IN A MONTESSORI CLASSROOM children learn the phonetic sounds of the letters before they learn the alphabetical names in a sequence. The phonetic sounds are given first because these are the sounds they hear in words that they need to be able to read. The children first become aware of these phonetic sounds when the teacher introduces the consonants with the Sandpaper Letters.
THE INDIVIDUAL PRESENTATION OF language materials in a Montessori classroom allows the teacher to take advantage of each child’s greatest periods of interest. Reading instruction begins on the day when the children want to know what a words says or when they show an interest in using the Sandpaper Letters. Writing – or the construction of words with the movable letters - nearly always preceeds reading in a Montessori environment.
GRADUALLY THE CHILDREN LEARN THE the irregular words, and words with two and three syllables, by doing many reading exercises which offer variety rather than monotonous repetition. Also available in the Montessori classroom are many attractive books using a large number of phonetic words. Proceeding at their own pace, children are encouraged to read about things which interest them. Their skills in phonics gives them the means of attacking almost any new word, so that they are not limited to a specific number of words which they have been trained to recognize by sight.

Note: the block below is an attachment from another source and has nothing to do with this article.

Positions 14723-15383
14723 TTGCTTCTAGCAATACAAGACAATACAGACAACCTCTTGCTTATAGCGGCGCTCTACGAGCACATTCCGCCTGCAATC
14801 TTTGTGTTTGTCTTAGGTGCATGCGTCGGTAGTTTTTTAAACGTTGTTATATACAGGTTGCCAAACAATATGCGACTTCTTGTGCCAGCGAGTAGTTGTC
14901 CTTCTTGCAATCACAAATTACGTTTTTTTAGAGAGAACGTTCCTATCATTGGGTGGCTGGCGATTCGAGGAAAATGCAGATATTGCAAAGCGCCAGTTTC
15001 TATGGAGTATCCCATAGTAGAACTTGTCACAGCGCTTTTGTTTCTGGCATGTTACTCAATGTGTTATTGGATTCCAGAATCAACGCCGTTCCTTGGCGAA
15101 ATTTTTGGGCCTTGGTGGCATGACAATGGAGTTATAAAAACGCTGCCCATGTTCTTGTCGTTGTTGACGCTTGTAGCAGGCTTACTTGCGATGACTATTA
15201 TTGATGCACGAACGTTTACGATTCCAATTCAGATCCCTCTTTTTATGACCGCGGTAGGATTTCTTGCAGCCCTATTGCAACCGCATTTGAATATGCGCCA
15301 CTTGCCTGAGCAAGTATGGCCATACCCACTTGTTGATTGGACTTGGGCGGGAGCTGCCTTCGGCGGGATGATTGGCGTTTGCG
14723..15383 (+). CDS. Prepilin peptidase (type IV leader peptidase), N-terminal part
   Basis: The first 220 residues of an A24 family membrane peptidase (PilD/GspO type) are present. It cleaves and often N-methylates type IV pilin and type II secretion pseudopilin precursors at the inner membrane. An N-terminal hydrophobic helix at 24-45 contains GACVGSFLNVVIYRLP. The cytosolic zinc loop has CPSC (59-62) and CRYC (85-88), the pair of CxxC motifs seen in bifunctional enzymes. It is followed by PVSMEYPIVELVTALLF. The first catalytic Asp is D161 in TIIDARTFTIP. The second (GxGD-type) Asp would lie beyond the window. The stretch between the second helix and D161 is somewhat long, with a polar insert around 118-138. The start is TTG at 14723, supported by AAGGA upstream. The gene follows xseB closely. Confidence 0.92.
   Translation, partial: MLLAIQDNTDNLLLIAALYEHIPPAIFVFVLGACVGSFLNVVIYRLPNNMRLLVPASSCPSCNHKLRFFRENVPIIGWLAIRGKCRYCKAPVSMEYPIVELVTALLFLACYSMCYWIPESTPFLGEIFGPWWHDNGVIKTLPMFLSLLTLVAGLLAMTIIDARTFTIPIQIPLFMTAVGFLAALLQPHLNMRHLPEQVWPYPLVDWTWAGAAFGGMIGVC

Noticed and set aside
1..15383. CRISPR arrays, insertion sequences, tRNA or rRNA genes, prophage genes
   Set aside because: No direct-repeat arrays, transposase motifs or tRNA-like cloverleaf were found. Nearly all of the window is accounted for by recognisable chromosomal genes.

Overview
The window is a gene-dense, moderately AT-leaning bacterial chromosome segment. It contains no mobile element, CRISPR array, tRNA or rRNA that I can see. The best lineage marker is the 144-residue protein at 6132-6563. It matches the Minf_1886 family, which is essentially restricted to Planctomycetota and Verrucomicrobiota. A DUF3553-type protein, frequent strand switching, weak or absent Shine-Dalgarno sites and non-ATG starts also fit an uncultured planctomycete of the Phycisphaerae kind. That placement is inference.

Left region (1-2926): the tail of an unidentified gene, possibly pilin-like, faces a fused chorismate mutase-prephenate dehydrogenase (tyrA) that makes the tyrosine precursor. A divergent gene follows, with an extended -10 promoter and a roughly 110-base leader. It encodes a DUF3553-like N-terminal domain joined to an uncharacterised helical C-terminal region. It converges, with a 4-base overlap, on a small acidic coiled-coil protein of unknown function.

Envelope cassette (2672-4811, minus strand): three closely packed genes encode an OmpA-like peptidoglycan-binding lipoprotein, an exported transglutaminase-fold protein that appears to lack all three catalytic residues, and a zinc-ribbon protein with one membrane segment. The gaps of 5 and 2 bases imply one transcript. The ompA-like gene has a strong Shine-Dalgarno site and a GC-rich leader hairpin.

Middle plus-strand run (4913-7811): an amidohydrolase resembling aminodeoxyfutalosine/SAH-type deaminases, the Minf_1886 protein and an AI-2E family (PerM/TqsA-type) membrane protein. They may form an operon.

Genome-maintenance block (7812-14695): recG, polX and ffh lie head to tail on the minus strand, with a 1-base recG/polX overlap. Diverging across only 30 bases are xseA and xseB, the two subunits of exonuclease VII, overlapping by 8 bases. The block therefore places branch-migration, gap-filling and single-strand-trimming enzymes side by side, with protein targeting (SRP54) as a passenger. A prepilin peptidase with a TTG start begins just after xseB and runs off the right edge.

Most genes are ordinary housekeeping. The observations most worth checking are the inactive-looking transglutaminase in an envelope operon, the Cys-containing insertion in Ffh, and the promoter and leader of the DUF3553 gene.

THE CHILDREN’S INTEREST IN reading is never stifled by monotony. Rather, it is cultivated as their most important key to future learning. They are encouraged to explore books for answers to their own questions, whether they are about frogs, rockets, stars or fire engines.
In a Montessori class, the children are introduced to grammar by games which show them that nouns are the names of things, adjectives describe nouns, and verbs are action words. The activity becomes most enjoyable.